Craftsmanship in India has been a much-revered form of art since ancient times. Textiles, fabrics, and designs have all been present in the country since ancient civilizations. We have a deep-rooted history of diverse and varied clothing customs and patterns, endemic to various parts of the country based on weather, availability of natural resources, cultural significance, geographic location etc. In fact, excavations from far and wide, different regions of the world, have shown traces of fabrics that were produced and traded from the Harappan and Indus Valley civilisations sites found in modern day India. This shows how much of a market there was and a demand for such craftsmanship of ethnic clothing, that it was exported to all areas of the planet.
The Indian hand woven fabrics and materials are a source of pride to the specific area. They speak of a story and narrate the times long gone. Along with written and verbal traditions, handlooms and crafts work on the fabrics, speak of the stories that India has witnessed. Given the fact that Indian textiles are diverse and at the same time endemic to particular regions, Geographic Indications (GI) have been fitting to assigned to a whopping 100 plus handicrafts including fabrics, materials, crafts work and processes.
It is heartening to see that efforts have been undertaken by the government to revive the handloom industry in the form of support through awareness drives, exhibitions, funding, and subsidies. In order to celebrate the richness of the Indian ethnic wear and the techniques of the craftsmanship, National Handloom Day has been celebrated for the past two years on August 7th to commemorate the anniversary of the boycott of British goods and promote local and indigenous goods. As with other things, this movement has caught on in the virtual sphere as well. The #IWearHandloom had been trending, drawing attention to the efforts of Indian weavers.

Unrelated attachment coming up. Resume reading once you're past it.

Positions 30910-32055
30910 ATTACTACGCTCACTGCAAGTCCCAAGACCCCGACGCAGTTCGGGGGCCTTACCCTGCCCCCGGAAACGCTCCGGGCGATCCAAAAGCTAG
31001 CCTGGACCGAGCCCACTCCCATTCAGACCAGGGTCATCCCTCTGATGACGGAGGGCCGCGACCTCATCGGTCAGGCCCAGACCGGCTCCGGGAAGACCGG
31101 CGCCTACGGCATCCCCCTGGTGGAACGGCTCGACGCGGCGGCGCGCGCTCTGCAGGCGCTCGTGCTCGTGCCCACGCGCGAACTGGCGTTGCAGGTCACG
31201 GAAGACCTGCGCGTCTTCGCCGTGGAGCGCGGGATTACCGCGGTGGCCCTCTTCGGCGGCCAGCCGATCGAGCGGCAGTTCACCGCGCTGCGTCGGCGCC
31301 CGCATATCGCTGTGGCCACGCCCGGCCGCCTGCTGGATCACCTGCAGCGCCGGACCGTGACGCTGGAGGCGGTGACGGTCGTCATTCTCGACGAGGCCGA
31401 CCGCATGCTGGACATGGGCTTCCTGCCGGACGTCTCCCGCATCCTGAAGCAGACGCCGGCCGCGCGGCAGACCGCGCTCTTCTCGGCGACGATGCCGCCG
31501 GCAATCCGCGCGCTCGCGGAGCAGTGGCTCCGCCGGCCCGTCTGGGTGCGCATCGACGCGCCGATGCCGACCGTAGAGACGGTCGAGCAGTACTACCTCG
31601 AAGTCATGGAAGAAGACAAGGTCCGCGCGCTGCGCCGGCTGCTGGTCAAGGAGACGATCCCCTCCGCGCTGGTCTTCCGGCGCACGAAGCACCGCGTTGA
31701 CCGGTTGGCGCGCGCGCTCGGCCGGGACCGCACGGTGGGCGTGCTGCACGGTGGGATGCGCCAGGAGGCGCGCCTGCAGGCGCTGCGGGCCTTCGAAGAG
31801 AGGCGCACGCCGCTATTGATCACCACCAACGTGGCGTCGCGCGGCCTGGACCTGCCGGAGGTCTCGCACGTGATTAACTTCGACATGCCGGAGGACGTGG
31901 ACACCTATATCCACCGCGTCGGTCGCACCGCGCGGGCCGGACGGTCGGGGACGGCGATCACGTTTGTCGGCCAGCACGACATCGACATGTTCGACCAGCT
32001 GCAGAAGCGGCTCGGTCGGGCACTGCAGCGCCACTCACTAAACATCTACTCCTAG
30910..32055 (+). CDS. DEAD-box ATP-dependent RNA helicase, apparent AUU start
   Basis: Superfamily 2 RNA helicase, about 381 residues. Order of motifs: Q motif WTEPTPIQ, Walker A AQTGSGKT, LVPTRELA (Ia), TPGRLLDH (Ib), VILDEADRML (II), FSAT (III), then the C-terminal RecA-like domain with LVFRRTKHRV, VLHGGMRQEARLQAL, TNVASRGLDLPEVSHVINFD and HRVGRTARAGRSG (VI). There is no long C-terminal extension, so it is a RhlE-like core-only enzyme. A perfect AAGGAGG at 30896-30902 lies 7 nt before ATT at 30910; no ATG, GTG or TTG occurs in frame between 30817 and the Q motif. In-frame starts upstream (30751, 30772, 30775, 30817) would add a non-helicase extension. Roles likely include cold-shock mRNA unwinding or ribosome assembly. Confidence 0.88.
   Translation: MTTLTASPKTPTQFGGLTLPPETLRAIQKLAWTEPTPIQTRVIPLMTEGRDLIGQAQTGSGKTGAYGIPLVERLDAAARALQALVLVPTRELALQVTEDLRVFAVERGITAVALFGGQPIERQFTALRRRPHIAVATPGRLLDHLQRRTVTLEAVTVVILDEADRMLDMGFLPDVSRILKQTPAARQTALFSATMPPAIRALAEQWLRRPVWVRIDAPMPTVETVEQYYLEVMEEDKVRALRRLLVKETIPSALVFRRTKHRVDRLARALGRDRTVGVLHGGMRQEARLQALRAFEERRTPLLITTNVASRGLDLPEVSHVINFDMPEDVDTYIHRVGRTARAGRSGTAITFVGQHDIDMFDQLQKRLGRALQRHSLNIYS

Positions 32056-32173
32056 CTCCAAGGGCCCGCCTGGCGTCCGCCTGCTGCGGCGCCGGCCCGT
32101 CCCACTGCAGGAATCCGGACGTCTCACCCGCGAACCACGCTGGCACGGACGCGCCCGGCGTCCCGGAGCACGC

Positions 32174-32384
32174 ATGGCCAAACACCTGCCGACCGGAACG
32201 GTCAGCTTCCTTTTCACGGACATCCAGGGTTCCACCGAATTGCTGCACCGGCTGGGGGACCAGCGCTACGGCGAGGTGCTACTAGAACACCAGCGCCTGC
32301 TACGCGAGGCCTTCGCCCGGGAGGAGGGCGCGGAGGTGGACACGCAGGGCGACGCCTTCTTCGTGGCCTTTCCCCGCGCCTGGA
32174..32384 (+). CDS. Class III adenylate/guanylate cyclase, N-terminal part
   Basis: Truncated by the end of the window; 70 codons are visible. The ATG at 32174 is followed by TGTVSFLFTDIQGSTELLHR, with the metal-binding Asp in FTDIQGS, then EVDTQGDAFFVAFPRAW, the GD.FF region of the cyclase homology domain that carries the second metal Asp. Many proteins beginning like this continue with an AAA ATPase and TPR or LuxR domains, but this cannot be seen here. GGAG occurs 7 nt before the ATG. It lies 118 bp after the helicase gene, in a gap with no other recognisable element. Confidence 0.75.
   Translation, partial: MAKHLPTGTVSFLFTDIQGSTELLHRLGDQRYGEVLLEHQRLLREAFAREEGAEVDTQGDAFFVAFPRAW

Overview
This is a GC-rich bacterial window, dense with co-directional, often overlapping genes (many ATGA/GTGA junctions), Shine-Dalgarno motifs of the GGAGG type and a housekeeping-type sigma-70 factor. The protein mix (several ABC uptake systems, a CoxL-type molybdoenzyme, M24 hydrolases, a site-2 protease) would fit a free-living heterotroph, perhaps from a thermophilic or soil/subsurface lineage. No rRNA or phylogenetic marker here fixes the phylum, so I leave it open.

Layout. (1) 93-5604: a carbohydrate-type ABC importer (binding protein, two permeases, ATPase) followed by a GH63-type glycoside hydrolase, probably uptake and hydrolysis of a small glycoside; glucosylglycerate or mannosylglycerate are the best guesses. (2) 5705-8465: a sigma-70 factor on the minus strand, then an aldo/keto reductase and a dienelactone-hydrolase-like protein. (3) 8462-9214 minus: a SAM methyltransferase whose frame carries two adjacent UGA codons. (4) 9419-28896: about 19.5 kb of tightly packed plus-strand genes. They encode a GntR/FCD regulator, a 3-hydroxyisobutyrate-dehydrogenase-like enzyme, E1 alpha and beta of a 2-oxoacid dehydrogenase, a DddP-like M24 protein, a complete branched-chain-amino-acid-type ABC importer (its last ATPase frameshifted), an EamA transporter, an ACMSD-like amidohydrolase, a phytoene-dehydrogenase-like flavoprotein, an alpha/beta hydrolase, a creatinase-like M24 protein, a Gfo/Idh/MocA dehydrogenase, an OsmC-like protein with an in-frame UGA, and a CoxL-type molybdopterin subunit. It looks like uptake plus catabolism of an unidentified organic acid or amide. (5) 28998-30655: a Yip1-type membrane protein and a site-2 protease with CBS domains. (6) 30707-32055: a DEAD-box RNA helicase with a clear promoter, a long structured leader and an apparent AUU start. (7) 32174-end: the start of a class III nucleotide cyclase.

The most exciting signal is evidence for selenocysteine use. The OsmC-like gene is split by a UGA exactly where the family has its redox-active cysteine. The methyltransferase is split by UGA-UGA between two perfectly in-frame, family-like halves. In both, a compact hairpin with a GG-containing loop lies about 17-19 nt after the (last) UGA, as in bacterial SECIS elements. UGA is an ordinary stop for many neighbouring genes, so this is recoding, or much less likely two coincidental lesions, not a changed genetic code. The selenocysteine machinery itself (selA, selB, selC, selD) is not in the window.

Various non-violent ways have also been adopted today in order to keep the production process ethical. Ahimsa silk is one method of silk thread production whereby the silk worms need not be killed to obtain silk. Many such measures have been incorporated keeping in mind sustainable practices as well. For the most part of India’s development, the textile industry has been largely unorganized. With growing support for the ‘Make in India campaign’, more and more people are turning towards Indian products. Apparel is an area that is a booming market and is also one where the Indian industry has a lot to offer.
The next time you make a purchase, make sure you show your support by staying true to your roots. Find your nearest Geographic Indication tag and place an order!